An unfortunately sluggish first 50 pages give little hint of the riches of characterization, plot, and theme to be found in this superb second novel from the author of Play for a Kingdom (1997).
Once again, Dyja’s subject is the Civil War—this time as “lived” by re-enactors at Riga Village, a historic mountaintop settlement in northwestern Connecticut. The homage paid to the past there attracts the attention of Steven Armour, a former history major, and a minor executive who manages Web sites for the Dilly-Perkins food conglomerate, with a mixture of general competence and periodic bad judgment that also afflicts his experience of marriage and parenthood. Joining the re-enactors, Steven is assigned the character of John Trow, a nondescript soldier whose unheroic life nevertheless begins to exert a strong fascination, especially when accumulating evidence suggests a secret Trow had shared with Polly Kellogg, wife of Trow’s superior officer. Dyja pulls out one dazzling surprise after another, as Steven finds himself drawn to the married woman playing Mrs. Kellogg, endangering relationships with his impatient wife Patti and their two (brilliantly drawn) children, and alternately seduced and repelled by the possibly ghostly presence of Trow, “who” appears to be saying to Steven, “I am the person you want to be.” This is a terrific subject, seldom if ever previously treated in fiction. Dyja makes the presence of the past all the more potent by juxtaposing against it the commercial world clamoring for Steven’s attention (most memorably in such absurdities as Dilly-Perkins’s Thanksgiving Day Parade float, embodying “a magical trip through the world of dumplings and pasta”). And it climaxes stunningly, at the Riga Villagers’ reenactment of the catastrophic battle of Cold Harbor, with Steven fully possessed of the truth about John Trow, and prepared to discover whether he will or will not “become” him.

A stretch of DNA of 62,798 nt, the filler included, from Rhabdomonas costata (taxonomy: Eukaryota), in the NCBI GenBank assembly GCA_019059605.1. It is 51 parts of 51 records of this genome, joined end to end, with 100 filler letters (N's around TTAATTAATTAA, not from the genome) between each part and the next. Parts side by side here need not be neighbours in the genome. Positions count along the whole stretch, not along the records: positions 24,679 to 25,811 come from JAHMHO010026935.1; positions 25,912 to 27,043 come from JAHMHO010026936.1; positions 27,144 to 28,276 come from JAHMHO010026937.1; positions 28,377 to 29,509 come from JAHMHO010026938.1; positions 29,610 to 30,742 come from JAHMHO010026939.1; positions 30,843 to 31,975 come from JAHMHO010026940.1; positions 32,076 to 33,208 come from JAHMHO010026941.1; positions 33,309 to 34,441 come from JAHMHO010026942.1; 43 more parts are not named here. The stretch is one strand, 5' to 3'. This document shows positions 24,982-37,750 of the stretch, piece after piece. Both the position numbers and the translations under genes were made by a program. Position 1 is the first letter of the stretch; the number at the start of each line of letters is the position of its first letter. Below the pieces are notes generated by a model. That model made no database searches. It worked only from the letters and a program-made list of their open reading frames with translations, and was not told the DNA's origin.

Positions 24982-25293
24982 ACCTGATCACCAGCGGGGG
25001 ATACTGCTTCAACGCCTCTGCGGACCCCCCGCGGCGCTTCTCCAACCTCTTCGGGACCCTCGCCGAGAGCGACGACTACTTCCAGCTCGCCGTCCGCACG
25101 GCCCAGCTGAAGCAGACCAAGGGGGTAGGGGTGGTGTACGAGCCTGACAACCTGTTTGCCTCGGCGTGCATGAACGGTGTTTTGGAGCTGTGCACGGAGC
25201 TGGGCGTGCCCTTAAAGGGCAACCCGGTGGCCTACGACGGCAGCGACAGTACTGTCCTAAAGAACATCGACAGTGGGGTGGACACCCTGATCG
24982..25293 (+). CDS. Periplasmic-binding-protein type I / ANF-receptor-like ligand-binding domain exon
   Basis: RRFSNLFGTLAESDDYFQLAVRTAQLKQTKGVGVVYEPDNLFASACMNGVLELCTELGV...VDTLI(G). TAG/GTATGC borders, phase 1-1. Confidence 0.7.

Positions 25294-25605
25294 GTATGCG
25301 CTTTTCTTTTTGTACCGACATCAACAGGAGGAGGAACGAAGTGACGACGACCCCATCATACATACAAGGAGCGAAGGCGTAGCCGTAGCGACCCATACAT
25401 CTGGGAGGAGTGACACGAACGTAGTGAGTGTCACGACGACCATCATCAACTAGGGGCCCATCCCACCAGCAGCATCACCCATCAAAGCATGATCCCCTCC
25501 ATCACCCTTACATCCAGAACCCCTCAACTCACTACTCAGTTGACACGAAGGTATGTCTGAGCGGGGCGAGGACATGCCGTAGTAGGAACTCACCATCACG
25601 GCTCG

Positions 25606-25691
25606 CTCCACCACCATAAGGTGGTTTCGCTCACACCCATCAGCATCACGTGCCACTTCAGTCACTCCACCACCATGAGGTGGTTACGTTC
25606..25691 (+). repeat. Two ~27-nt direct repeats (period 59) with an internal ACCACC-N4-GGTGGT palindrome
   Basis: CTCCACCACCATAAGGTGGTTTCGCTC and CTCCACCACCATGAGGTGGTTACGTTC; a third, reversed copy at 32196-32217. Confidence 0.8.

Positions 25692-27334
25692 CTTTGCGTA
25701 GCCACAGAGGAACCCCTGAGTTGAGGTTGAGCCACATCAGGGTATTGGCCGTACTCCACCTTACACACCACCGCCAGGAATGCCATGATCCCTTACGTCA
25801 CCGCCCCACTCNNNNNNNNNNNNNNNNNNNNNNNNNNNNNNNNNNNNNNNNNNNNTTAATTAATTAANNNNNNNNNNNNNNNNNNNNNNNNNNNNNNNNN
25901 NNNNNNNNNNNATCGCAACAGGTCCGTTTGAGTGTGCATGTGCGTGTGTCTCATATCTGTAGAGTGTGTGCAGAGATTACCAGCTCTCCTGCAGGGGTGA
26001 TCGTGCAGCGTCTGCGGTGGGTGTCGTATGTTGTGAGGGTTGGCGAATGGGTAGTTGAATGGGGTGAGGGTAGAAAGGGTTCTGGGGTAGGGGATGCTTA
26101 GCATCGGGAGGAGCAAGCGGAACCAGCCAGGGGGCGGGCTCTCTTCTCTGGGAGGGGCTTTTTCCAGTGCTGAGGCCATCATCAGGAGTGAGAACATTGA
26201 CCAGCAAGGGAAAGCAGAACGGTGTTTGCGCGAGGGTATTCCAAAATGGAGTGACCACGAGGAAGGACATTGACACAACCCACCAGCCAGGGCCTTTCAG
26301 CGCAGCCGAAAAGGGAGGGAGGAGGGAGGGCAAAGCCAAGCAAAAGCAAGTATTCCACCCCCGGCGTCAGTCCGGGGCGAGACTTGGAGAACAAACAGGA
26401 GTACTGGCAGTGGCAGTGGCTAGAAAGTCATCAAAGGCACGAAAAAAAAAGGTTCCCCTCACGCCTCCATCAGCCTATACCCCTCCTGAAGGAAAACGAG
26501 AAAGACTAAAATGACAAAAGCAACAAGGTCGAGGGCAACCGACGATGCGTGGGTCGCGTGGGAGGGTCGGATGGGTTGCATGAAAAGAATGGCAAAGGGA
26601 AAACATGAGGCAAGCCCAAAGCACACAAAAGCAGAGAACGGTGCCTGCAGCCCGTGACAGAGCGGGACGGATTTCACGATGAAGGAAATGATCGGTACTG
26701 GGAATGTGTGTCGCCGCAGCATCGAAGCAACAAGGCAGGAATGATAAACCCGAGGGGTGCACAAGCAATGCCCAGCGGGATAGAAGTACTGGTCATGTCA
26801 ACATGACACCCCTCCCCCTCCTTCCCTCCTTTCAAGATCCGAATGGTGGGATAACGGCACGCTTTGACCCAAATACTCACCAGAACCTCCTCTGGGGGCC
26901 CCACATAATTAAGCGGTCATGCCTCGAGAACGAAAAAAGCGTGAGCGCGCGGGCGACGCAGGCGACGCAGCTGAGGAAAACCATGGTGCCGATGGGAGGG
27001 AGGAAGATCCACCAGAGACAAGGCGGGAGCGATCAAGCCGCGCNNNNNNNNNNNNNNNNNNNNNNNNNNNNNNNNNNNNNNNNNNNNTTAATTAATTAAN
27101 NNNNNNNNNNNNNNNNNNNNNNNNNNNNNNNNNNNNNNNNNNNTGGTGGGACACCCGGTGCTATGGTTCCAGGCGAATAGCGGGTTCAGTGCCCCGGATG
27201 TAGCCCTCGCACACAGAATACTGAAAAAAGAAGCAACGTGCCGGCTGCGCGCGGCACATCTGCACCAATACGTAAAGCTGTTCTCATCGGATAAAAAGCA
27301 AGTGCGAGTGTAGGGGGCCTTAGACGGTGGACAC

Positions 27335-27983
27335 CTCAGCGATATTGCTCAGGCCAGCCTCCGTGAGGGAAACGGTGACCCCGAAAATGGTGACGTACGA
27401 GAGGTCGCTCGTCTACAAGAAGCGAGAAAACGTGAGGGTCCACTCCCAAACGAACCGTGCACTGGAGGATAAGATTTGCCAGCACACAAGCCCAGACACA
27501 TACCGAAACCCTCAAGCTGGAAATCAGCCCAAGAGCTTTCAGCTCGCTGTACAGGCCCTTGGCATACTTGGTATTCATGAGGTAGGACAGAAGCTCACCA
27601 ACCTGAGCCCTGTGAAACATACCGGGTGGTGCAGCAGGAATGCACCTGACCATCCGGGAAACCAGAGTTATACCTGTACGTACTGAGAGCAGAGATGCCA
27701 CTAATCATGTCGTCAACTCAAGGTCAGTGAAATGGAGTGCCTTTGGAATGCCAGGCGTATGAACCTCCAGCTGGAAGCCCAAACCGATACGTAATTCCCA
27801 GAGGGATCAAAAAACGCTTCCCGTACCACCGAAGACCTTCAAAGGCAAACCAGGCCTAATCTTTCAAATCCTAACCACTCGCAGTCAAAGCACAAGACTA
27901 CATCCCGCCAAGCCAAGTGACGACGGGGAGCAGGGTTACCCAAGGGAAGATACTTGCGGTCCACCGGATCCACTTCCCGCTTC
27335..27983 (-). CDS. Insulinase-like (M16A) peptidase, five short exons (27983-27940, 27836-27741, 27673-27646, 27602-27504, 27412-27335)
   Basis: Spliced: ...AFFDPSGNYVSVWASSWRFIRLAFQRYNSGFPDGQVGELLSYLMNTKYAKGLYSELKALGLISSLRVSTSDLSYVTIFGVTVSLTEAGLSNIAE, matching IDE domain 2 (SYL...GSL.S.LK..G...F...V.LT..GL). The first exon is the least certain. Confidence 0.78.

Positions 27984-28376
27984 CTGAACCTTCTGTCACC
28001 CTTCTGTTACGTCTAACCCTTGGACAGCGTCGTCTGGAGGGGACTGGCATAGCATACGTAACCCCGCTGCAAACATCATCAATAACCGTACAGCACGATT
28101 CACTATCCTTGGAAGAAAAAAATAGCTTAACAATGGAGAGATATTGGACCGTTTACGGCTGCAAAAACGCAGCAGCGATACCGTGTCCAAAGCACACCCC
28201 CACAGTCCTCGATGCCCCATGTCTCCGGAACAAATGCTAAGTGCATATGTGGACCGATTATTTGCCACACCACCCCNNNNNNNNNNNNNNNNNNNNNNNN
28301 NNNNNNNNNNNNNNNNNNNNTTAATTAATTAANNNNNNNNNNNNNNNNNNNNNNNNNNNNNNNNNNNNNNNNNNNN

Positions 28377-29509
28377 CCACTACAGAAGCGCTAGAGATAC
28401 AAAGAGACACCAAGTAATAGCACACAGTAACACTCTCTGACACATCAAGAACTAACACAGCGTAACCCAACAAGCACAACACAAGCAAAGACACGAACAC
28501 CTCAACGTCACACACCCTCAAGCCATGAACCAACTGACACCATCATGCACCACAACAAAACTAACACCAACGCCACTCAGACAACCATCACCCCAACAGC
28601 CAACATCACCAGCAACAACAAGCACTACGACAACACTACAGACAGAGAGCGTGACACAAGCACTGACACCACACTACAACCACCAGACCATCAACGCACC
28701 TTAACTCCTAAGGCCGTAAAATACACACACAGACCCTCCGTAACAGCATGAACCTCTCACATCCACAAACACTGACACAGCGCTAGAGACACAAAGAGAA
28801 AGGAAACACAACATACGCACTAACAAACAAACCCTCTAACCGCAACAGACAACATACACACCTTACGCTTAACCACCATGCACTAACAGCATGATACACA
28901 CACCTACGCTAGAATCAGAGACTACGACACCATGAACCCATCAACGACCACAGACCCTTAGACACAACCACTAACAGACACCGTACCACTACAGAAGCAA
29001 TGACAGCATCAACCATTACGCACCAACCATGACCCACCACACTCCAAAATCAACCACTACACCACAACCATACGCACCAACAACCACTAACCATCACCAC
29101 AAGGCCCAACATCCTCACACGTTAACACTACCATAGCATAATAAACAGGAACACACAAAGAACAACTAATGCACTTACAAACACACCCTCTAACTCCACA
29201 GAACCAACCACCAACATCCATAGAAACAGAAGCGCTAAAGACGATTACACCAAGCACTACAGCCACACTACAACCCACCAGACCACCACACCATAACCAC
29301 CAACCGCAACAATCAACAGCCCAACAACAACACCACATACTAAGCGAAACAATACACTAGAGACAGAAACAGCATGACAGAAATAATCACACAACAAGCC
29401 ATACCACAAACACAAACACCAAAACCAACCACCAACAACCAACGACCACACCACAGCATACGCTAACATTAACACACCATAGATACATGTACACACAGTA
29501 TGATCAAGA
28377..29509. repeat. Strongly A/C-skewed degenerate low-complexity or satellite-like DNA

Every bit as entertaining and gripping as it is ingenious.